A lot of Paralegals now attend court on a regular basis to represent clients in small claim proceedings or smaller cases and act as a representative if they belong to a regulated firm which is a part of the Solicitors Regulation Authority (SRA). However, it can be challenging for an independent Paralegal Firm to obtain the same rights. Although most Paralegals who run their own practice have at least three years’ experience, have an Ofqual recognised qualification, and a Licence to Practise – meaning they have been vetted and proven competent – the judiciary will still treat them in accordance with the McKenzie Friend Practise Guidelines, limiting what an experienced Paralegal can do!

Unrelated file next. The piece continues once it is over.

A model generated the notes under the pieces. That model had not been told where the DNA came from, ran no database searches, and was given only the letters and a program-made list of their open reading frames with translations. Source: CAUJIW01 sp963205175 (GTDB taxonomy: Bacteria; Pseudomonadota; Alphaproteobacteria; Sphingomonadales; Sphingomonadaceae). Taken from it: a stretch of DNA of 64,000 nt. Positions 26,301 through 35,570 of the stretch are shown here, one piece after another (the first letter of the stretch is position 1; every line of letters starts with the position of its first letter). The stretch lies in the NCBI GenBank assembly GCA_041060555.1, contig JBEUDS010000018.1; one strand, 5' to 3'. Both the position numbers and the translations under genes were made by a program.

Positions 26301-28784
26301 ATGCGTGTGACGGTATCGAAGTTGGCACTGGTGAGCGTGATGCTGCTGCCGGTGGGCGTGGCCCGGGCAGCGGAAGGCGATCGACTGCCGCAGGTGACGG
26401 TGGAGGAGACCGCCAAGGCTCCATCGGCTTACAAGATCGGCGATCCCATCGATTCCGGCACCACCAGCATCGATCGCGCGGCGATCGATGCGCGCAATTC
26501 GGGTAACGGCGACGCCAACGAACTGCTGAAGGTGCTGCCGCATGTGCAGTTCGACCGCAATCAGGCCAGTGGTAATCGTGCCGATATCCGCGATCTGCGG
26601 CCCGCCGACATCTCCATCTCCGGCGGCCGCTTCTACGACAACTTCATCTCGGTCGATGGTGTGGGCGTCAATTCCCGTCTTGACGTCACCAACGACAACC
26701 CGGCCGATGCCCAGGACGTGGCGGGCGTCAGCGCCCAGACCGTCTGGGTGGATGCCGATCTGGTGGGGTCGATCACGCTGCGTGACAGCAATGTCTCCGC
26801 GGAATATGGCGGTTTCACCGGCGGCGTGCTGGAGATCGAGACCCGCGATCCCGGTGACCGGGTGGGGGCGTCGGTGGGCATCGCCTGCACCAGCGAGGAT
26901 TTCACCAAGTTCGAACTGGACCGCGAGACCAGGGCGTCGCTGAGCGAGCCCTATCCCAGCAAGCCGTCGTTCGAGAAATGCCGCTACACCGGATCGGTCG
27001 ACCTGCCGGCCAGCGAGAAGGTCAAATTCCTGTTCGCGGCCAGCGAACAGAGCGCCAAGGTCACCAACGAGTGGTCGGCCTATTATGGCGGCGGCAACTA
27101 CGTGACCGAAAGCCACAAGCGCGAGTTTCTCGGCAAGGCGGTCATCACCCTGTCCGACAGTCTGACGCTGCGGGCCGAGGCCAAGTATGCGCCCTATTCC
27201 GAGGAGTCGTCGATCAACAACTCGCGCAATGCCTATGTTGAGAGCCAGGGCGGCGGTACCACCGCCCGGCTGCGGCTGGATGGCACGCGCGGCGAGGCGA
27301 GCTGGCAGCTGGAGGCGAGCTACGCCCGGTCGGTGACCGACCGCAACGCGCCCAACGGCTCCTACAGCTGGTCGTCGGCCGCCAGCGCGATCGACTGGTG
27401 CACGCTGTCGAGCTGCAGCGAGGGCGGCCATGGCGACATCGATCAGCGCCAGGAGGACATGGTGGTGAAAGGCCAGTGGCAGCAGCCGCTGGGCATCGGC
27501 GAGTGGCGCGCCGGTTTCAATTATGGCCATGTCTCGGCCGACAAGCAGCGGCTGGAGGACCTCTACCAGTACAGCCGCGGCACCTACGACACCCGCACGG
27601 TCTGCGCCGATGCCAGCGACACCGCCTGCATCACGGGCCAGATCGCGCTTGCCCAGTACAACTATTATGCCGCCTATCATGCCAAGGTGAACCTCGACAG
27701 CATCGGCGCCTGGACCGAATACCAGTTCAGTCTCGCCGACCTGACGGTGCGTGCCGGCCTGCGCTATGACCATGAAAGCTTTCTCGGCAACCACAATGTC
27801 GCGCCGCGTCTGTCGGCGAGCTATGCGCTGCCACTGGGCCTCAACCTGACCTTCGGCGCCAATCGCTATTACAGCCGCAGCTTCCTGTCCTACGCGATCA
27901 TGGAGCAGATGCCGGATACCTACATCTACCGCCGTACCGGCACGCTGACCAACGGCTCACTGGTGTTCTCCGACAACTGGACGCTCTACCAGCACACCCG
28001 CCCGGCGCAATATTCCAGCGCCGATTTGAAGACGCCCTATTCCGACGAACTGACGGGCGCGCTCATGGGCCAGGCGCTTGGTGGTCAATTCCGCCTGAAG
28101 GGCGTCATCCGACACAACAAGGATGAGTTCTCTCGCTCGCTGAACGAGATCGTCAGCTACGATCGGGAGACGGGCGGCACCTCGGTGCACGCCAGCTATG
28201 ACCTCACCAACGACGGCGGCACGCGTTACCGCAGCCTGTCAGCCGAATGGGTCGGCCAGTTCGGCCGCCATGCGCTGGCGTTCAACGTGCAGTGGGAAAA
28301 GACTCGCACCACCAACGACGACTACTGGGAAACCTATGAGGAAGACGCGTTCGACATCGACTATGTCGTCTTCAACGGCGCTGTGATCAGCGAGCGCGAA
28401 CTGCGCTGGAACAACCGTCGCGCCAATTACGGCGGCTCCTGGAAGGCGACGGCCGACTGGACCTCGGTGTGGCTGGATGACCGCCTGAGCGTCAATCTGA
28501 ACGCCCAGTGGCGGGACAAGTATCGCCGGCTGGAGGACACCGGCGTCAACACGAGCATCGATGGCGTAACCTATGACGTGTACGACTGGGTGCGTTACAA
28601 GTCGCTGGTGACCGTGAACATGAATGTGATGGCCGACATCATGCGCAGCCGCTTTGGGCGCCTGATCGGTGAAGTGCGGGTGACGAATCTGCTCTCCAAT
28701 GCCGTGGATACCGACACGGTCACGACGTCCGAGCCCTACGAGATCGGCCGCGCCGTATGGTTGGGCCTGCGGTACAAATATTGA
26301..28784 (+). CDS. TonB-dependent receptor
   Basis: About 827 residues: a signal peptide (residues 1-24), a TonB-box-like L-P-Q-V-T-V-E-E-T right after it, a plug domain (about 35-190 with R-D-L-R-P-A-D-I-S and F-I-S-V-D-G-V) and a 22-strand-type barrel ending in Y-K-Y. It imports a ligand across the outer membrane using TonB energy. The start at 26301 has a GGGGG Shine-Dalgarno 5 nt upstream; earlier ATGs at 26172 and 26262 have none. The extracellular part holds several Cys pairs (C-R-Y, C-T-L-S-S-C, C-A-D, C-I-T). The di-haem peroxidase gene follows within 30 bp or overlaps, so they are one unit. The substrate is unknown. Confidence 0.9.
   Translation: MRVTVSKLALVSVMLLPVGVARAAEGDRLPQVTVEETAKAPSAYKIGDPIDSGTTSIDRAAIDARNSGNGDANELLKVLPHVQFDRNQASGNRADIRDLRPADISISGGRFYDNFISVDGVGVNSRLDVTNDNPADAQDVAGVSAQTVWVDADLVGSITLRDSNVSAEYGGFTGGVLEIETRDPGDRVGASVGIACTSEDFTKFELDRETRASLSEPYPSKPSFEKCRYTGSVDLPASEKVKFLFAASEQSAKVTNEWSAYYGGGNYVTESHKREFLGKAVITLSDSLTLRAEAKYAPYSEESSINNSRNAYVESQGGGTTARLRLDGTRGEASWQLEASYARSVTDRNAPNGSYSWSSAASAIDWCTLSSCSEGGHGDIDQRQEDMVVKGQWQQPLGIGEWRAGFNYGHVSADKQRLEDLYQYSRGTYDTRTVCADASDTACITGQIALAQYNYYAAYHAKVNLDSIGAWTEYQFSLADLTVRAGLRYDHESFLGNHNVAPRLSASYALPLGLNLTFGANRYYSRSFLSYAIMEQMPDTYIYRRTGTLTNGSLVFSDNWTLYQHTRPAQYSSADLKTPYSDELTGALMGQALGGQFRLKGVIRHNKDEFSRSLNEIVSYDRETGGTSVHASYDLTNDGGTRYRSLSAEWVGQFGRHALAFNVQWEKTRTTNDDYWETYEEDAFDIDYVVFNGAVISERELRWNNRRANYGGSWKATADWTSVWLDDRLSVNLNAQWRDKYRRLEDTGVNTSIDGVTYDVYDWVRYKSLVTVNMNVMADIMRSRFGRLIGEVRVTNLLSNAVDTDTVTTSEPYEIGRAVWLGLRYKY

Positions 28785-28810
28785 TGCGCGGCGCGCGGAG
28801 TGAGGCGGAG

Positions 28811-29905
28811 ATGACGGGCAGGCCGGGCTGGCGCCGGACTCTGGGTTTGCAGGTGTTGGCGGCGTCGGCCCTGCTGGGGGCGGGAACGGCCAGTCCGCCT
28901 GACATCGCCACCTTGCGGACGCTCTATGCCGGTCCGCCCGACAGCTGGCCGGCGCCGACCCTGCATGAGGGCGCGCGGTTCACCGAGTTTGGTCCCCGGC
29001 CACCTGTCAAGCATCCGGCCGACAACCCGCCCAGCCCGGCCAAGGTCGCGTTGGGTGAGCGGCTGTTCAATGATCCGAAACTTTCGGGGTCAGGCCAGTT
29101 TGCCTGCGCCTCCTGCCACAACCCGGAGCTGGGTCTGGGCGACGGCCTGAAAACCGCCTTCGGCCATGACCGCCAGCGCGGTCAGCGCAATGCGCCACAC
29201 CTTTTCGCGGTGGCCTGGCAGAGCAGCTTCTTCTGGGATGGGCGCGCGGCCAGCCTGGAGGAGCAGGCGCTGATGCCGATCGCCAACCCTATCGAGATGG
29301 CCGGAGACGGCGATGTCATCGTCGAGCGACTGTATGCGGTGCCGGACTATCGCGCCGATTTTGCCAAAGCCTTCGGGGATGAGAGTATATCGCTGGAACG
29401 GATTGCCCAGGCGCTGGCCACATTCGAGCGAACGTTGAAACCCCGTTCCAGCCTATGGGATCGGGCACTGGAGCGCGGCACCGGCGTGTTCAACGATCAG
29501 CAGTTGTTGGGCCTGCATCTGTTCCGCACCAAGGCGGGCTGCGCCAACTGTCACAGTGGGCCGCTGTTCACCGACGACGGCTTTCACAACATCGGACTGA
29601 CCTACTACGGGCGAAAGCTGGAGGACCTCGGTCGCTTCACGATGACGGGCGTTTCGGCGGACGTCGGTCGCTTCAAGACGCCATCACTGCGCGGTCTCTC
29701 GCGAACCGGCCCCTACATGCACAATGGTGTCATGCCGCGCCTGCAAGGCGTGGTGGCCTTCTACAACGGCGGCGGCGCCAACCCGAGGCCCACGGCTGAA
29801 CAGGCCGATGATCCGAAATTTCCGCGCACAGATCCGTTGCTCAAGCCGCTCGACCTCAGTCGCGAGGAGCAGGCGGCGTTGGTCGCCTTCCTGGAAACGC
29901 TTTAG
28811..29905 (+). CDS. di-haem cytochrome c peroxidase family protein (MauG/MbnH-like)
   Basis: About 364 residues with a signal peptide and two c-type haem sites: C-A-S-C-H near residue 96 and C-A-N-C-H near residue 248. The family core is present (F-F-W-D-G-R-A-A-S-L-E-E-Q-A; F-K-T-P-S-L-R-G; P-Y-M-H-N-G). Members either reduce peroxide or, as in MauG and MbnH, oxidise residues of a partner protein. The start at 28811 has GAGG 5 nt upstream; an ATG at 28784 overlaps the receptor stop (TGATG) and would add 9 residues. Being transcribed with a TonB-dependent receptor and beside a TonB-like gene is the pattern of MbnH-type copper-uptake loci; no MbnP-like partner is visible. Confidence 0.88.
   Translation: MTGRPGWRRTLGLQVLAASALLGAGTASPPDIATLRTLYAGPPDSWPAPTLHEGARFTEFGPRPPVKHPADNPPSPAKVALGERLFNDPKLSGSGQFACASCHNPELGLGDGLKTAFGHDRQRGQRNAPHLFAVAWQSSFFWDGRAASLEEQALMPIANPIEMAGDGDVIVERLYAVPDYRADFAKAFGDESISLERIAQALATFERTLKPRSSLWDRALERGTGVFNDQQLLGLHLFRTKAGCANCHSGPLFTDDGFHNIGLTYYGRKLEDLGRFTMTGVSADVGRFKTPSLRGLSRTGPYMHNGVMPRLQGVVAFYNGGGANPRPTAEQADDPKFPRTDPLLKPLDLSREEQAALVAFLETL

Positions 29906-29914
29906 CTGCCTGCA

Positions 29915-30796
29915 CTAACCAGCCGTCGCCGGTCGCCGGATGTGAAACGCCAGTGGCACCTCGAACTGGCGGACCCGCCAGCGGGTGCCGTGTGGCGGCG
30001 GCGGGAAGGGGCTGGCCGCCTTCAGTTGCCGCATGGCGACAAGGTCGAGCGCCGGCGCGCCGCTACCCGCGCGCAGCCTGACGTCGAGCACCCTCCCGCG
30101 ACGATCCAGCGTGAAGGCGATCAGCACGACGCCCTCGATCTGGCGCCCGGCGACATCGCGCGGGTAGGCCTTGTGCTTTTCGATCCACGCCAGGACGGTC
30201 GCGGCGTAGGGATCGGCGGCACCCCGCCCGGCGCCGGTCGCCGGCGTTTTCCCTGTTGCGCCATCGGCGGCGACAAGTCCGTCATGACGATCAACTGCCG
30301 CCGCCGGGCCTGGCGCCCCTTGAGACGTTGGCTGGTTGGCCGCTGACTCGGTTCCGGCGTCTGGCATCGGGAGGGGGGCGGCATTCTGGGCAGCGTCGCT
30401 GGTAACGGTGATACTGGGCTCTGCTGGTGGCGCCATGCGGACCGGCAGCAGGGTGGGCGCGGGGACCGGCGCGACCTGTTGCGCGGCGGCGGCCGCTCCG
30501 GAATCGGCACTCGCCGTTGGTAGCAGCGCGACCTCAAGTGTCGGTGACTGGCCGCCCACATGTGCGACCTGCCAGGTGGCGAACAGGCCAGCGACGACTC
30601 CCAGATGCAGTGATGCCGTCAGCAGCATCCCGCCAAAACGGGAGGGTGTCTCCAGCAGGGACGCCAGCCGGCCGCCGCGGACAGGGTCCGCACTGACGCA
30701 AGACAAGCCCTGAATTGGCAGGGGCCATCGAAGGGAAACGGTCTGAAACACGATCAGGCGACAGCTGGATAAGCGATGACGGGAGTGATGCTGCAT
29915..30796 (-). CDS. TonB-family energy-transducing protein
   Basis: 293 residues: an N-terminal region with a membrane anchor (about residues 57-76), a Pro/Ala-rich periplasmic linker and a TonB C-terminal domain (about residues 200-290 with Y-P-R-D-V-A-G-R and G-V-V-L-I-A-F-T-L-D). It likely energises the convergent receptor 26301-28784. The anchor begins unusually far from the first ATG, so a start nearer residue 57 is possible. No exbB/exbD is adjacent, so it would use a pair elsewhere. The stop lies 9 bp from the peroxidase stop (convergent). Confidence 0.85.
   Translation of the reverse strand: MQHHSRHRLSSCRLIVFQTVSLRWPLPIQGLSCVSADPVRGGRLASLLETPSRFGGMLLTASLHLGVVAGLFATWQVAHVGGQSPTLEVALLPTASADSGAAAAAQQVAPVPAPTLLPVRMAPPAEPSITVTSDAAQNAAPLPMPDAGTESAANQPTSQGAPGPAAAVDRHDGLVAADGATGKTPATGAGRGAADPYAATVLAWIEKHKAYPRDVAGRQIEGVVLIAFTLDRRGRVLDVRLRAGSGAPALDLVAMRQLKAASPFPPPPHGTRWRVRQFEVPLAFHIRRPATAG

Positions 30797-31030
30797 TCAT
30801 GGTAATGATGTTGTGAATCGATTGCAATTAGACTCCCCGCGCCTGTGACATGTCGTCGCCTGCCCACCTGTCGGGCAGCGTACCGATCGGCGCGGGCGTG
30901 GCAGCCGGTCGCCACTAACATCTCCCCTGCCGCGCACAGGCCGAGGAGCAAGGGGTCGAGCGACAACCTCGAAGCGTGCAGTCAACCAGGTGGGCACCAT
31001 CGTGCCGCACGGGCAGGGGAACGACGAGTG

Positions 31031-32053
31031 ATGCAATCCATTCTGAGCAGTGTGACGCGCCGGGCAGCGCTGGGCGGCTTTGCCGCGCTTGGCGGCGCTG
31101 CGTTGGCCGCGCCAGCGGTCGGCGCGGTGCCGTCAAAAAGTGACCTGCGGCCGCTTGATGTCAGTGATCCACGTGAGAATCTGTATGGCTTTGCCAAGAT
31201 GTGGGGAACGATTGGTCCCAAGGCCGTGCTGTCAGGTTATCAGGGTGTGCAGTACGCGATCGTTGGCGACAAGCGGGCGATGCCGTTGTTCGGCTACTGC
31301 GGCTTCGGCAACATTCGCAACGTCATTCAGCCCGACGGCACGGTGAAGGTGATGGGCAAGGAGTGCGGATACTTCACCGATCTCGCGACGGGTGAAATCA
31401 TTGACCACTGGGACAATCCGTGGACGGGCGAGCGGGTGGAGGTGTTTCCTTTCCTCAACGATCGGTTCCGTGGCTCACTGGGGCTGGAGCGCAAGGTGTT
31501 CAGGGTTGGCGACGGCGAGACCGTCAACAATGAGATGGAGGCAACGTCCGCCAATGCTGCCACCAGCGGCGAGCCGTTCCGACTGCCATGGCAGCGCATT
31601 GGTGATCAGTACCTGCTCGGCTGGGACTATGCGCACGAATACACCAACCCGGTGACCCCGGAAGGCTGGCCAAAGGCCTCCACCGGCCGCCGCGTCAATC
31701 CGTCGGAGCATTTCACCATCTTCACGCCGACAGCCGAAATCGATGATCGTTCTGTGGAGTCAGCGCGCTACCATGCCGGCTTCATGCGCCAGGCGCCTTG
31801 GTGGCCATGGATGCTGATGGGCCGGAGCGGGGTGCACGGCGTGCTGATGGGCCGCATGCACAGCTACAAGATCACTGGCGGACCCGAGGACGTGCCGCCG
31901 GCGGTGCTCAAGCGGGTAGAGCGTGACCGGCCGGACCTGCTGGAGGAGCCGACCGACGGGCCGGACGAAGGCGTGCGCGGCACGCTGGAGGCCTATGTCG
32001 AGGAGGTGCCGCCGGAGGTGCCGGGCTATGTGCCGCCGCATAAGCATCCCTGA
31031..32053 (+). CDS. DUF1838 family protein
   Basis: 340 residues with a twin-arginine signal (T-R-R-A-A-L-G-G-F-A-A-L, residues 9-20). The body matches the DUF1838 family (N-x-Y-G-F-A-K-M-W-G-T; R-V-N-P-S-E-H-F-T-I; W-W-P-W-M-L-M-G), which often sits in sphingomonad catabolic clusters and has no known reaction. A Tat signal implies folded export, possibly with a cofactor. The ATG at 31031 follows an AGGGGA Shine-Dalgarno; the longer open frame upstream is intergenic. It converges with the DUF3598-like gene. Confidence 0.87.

What to look for when hiring

When hiring a Paralegal, firstly, ensure they belong to an organisation, like NALP, and they have a Licence to Practise. Secondly, check their qualifications; a “Qualified Paralegal” is someone who has undertaken a certain level of professional Ofqual recognised training and understands their level of law in-depth. Thirdly, understand whether the Paralegal is attached to a Law firm or if they are an independent entity and can assist you through the court process.


The one key difference between a McKenzie Friend and a Paralegal is that a McKenzie Friend (Professional or Not) can be anyone. Whereas a Paralegal is a legally qualified person who can perform most of the same tasks a solicitor can – with the exception of reserved activities. They may be able to represent you in court if the court allows, or if they are supervised by a solicitor.

Many independent Paralegals are asking the judiciary to consider them separate and different from the usual McKenzie Friend roles. It’s hoped that in the near future there will be separately drawn up regulations (like Solicitors and Barristers have) which will help progress the professional further.